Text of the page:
Name: Murphy, Joseph
Category: St. Louis and the West
Description: Joseph Murphy was the manufacturer of the Murphy Wagon, which could hold up to five thousand pounds of freight, making them very popular with pioneers traveling on the Santa Fe, California and Oregon Trails.
Born in Ireland, Murphy came to St. Louis at the age of 13 to work on his grandfather´s 300-acre farm near Creve Coeur Lake. By the time he reached St. Louis, the farm had been foreclosed upon. By 1820 he became an apprentice to Daniel Caster, a St. Louis wagonmaker. He was very talented at making wagons, and eventually opened his own shop on a spacious lot on Broadway, between Cass and O´Fallon.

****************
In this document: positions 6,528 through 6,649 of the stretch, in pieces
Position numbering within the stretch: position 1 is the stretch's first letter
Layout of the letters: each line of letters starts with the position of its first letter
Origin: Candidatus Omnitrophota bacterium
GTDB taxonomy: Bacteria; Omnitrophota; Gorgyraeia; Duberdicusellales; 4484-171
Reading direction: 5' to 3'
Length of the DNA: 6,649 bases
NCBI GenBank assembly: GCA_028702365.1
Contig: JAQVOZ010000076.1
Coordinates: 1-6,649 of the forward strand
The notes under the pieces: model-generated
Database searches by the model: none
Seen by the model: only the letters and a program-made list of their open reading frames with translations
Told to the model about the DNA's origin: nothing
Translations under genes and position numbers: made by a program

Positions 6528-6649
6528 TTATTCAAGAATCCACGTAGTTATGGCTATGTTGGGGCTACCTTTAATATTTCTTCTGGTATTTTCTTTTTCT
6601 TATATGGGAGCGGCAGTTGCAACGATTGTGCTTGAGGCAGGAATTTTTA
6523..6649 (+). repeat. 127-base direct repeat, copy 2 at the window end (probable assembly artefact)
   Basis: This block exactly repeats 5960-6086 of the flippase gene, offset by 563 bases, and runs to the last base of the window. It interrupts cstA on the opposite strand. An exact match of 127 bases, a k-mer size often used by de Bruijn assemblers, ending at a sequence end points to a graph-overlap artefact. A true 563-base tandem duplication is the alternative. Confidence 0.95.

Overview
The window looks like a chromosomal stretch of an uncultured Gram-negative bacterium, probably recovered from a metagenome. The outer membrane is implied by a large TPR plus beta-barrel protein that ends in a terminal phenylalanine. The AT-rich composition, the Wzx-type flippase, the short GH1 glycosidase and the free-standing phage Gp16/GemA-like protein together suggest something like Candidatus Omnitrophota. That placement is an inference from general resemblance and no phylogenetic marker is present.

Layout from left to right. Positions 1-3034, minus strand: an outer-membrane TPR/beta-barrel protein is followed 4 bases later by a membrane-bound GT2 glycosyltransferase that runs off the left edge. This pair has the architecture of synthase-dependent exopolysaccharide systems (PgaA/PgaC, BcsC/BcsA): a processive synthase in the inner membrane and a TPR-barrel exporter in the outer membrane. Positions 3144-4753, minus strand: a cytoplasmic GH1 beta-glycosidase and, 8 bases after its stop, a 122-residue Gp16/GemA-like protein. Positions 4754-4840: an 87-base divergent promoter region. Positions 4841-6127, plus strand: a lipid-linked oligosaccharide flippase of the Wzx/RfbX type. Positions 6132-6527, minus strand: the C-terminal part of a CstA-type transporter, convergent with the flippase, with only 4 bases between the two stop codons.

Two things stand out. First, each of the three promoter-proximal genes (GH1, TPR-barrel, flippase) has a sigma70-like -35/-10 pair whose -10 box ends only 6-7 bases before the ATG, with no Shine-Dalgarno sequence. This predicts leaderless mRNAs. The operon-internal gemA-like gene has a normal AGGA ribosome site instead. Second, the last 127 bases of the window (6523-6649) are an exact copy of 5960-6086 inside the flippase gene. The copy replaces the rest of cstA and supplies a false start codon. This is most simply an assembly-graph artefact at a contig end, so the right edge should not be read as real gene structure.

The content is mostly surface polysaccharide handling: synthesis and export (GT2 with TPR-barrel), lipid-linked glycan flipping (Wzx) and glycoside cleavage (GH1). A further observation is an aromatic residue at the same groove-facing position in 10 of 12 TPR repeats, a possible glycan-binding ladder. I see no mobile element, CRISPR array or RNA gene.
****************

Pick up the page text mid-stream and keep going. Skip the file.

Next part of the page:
Most wagons at that time carried about one thousand pounds of merchandise, but Murphy´s teamster wagons, drawn by four oxen, were capable of carrying close to five thousand pounds of merchandise. This was important for two reasons. First, the large oxen scared off the Indians. Second, the governor of Santa Fe had put a tax on wagons, regardless of size. Murphy’s large load wagons kept many traders from going bankrupt, since they did not have to pay any more tax than a small wagon.
Murphy´s business grew into a million-dollar company. By the time he retired at the age of eighty, he had built more than two hundred thousand wagons.
site was made possible by: the City of St. Louis Planning and Urban Design Agency and